Date of Degree
MS (Master of Science)
Salem, Aliasger K.
First Committee Member
Second Committee Member
Cancer vaccines represent a promising treatment modality for a world-wide health problem. Whether as an adjuvant or as a stand-alone therapy, cancer vaccines represent a tumor-specific and systemic treatment potentially capable of eliminating metastatic lesions without the severe side-effects often associated with chemotherapy. Specifically, whole cell tumor vaccines have shown promise in preclinical and clinical settings and the studies presented here represent the beginnings of an approach to improve the antitumor potency of these vaccines.
This project demonstrates as "proof of concept" the feasibility of manufacturing tumor cell-particle hybrids. The coupled use of these two components, whole tumor cells and cargo-carrying biodegradable particles, as one entity in a cancer vaccine system is a new line of research. Stable cell-particle hybrids were assembled using avidin-biotin chemistry where cargo-carrying PLGA particles (500 nm diameter) were coated with streptavidin and allowed to bind to tumor cells that had been indirectly labeled with biotin (using an integrin-specific biotinylated antibody). That successful cell-particle hybrids were assembled was determined by multiple means, including flow cytometry, laser scanning confocal microscopy and scanning electron microscopy. Two murine tumor cell lines (representing melanoma and prostate cancer) were investigated in this study and successfully demonstrated the general applicability of the assembly method. Particles appeared to be localized on the cell surface (rather than endocytosed) as determined by microscopic imaging. The cell-particle hybrid was shown to be stable to irradiation, an important consideration since whole tumor cells need to be treated with ionizing radiation prior to being used as vaccines in order to render them nonproliferative and immunogenic. We also characterized loading and release profiles of CpG, a prospective vaccine adjuvant, into PLGA particles.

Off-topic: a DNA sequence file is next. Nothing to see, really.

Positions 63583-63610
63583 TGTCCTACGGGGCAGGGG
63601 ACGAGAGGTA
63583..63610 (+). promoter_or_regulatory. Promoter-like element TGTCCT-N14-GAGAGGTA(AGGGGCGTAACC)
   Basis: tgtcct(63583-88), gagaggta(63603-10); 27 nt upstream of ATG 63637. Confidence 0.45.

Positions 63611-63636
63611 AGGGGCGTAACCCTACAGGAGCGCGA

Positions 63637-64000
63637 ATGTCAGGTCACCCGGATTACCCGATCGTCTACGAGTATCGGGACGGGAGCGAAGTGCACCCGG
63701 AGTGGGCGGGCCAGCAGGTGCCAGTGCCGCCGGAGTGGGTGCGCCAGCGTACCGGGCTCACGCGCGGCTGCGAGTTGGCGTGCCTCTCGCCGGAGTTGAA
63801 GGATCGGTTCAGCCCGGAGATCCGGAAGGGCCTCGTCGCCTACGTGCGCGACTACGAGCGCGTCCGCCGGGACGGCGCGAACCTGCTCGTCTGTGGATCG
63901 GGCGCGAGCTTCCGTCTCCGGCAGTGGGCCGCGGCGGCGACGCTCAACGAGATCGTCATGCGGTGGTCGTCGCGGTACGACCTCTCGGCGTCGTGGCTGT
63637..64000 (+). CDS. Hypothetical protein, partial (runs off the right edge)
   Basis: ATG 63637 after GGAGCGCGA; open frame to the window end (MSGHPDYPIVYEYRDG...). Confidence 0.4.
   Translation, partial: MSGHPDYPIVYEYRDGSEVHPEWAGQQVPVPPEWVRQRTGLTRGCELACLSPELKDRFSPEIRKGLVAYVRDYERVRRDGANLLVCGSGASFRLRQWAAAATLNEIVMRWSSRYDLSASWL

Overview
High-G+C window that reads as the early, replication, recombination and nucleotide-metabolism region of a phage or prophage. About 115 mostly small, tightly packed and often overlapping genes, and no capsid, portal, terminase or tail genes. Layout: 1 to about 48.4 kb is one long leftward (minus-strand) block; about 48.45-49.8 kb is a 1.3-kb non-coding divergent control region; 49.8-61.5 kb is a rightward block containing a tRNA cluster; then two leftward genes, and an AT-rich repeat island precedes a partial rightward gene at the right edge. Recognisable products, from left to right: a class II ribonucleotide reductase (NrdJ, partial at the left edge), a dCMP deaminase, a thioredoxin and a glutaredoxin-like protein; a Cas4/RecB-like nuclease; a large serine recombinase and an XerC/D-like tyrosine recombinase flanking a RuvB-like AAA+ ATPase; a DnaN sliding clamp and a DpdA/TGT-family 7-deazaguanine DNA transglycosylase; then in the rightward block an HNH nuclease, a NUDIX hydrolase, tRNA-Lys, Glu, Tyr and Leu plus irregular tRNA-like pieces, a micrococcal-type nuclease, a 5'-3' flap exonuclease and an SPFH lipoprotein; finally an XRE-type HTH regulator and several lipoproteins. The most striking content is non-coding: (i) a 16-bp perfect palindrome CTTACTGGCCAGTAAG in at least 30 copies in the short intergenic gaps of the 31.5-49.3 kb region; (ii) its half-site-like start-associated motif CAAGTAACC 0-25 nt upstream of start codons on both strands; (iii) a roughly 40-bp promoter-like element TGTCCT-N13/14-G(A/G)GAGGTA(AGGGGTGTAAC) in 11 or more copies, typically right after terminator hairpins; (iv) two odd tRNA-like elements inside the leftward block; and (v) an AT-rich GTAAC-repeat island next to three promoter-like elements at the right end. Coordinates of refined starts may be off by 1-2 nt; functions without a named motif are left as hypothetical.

We conclude that we have developed a method for manufacturing cell-particle hybrids comprising PLGA nanoparticles and irradiated tumor cells. The next step would be to use CpG-loaded particles in the assembled hybrid and test the anti-tumor immune efficiency of this cancer vaccine formulation in either a melanoma or prostate cancer model.
avidin-biotin, cancer vaccine, cell-particle hybrid, cell surface engineering
Includes bibliographical references (pages 76-94).
Copyright 2013 Kawther Khalid Ahmed
Ahmed, Kawther Khalid. "Assembly and characterization of a cell-particle hybrid system as a potential cancer vaccine." MS (Master of Science) thesis, University of Iowa, 2013.